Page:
Supreme Court Justice Clarence Thomas Left Nice 12 Hours Before Truck Mowed Down Crowd

NICE, France (CBSNewYork/AP) — France was ravaged by its third attack in two years when a large white truck mowed through revelers gathered for Bastille Day fireworks in Nice Thursday, killing at least 84 people as it bore down on the crowd for more than a mile along the Riviera city’s famed seaside promenade.

Tributes were pouring in from around the world, and in the New York area for the fallen which included two Americans.

City Hall was lit in France’s national colors and the American flag was at half staff. The Empire State Building remained dark Friday night, while Madison Square Garden was lit in blue, white, and red.

The Eifel Tower in Paris was also lit up in the colors of its nation’s flag.

With condolences for the victims pouring in, France was extending its state of emergency by three more months.

Three days of national mourning were set to begin Saturday.

As CBS2’s Jessica Layton reported, a puzzling picture of the killer was emerging on Friday.

The attacker has been identified as 31-year-old Mohamed Lahouaiej Bouhlel, a French Tunisian living in Nice, CBS News reported.

France’s justice minister, Jean-Jacques Urvoas, said Bouhlel had a record of petty crime but nothing matching the seriousness of Thursday night’s rampage.

He told reporters in Paris that Bouhlel “was at the center of several procedures but was sentenced for only one incident” earlier this year. He said Bouhlel was placed on probation after throwing a wooden pallet at another driver during a confrontation.

“Neither nationally or locally, he had never been the subject of any kind of file or indication of radicalization,” said French Anti-Terror Prosecutor François Molins said.

Urvoas said Bouhlel was handed a suspended sentence since he had never been convicted. He was under the obligation of presenting himself at a Nice police station once a week and posting bail.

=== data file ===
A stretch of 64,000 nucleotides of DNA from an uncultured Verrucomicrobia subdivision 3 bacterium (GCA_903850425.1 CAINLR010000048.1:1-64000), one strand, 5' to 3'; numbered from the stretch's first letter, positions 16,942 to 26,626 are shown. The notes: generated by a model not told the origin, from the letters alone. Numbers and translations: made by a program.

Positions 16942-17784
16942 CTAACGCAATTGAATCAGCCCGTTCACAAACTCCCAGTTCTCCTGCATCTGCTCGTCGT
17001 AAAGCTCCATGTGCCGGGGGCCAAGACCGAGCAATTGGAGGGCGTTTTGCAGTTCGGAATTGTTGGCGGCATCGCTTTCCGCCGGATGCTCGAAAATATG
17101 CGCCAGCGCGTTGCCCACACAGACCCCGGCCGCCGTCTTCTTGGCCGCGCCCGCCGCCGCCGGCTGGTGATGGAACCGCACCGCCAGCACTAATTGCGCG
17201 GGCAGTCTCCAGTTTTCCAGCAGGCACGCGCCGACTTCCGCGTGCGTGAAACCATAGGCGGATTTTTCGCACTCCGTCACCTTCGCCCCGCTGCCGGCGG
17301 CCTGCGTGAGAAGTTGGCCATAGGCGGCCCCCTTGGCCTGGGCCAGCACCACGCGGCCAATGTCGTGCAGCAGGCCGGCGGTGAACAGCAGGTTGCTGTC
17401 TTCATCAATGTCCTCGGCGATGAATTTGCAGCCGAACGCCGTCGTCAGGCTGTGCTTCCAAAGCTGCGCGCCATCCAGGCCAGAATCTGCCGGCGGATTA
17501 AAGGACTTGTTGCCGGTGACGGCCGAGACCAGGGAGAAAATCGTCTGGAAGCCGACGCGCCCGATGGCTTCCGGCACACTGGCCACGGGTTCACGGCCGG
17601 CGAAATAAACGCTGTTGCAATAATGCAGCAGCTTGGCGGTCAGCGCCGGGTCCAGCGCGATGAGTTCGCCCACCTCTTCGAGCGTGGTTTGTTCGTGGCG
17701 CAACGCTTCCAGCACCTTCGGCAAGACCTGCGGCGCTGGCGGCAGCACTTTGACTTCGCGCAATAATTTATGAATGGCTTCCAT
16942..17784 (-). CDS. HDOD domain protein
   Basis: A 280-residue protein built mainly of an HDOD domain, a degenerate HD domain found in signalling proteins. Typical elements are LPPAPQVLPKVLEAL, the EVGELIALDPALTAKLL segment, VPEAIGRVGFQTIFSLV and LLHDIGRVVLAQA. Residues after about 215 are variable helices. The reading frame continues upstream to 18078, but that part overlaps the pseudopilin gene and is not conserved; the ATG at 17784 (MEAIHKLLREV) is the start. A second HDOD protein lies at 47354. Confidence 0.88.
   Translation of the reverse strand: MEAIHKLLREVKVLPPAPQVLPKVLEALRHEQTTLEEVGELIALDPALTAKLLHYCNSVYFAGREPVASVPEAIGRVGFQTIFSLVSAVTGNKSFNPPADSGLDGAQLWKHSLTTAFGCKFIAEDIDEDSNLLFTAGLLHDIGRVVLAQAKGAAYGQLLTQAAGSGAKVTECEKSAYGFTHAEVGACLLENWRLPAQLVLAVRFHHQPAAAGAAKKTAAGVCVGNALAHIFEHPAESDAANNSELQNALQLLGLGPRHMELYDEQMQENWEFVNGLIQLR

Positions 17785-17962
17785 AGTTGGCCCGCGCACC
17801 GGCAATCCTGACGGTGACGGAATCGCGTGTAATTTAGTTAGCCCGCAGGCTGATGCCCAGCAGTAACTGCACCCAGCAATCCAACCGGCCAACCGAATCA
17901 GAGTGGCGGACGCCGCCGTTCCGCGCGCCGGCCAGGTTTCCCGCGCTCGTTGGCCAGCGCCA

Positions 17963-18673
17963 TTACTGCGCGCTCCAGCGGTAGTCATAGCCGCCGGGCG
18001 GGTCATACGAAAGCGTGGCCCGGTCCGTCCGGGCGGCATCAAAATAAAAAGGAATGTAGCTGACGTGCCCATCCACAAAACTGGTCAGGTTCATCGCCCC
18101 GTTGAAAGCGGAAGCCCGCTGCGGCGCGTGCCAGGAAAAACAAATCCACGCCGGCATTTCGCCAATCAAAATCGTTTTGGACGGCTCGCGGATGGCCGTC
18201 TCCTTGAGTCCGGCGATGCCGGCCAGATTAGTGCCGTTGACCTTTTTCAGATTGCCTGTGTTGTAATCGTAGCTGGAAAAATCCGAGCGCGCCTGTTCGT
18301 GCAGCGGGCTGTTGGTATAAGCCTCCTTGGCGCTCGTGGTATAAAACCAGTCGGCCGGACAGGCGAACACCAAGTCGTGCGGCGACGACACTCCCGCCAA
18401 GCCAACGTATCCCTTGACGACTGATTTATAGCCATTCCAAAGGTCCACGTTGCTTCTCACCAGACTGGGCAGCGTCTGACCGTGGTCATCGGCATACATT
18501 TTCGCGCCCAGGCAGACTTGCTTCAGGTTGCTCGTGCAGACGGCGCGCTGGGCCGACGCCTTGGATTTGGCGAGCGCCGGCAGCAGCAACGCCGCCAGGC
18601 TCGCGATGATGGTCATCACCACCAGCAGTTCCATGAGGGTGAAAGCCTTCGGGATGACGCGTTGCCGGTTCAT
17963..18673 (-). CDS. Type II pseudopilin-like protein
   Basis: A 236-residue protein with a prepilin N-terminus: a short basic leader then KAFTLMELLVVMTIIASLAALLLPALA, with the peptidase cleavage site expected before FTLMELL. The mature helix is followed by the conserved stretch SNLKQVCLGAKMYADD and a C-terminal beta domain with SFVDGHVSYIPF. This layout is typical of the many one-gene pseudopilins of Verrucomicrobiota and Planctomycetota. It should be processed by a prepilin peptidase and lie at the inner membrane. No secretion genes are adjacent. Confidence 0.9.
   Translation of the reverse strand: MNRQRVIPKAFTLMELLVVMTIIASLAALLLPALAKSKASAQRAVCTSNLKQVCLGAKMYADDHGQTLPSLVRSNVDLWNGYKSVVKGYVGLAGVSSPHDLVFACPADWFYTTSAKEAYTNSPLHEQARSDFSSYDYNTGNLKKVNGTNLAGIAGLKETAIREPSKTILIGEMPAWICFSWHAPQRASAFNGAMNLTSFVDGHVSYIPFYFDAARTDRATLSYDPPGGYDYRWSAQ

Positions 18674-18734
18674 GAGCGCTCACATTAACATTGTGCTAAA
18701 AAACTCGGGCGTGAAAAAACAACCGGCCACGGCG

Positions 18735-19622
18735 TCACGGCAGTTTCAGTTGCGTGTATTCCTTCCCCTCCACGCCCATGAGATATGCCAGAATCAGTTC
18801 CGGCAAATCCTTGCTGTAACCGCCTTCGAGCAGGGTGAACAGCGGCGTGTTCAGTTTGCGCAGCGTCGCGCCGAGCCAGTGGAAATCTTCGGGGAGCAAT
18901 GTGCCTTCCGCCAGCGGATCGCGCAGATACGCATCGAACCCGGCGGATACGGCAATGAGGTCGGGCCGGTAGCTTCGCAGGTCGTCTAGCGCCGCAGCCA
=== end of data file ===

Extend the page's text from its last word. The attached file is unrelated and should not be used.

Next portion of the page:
Boulel, a father of three, was going through a messy divorce, and recently lost his job.

As investigators towed his deadly weapon, a search going on inside two apartments turned up several phones, IT equipment, and loads of documents.

They have yet to find a record of him with intelligence services, but investigators plan to continue to probe his past.

France has extended

President Barack Obama made remarks on the tragic attack Friday afternoon, saying the the act was a “threat to all of us” and that “we are going to destroy this vile terrorist organization.”

U.S. Supreme Court Justice Clarence Thomas left the city about 12 hours before the truck attack on France’s national holiday, said a spokesman for a San Diego law school.

Thomas Jefferson School of Law spokesman Edgar Hopida said Thomas was teaching a class as part of the school’s summer program in Nice. Hopida says the 68-year-old justice left on a flight Thursday morning.

Hopida said the 50 or so students, faculty and staff in the Nice program are accounted for and safe.

Thomas agreed to participate in the program in place of Justice Antonin Scalia after Scalia’s death in February.

Among those killed were two Americans — 51-year-old Sean Copeland, and his 11-year-old son Brodie from Austin, Texas.

“He was rare and tear and ready to go. He definitely was going to make a big impression on the middle school and the high school,” Coleen Serfoss said.

The attack rocked a nation still dealing with the aftermath of attacks in November in Paris that killed 130 and in January 2015 that killed 17.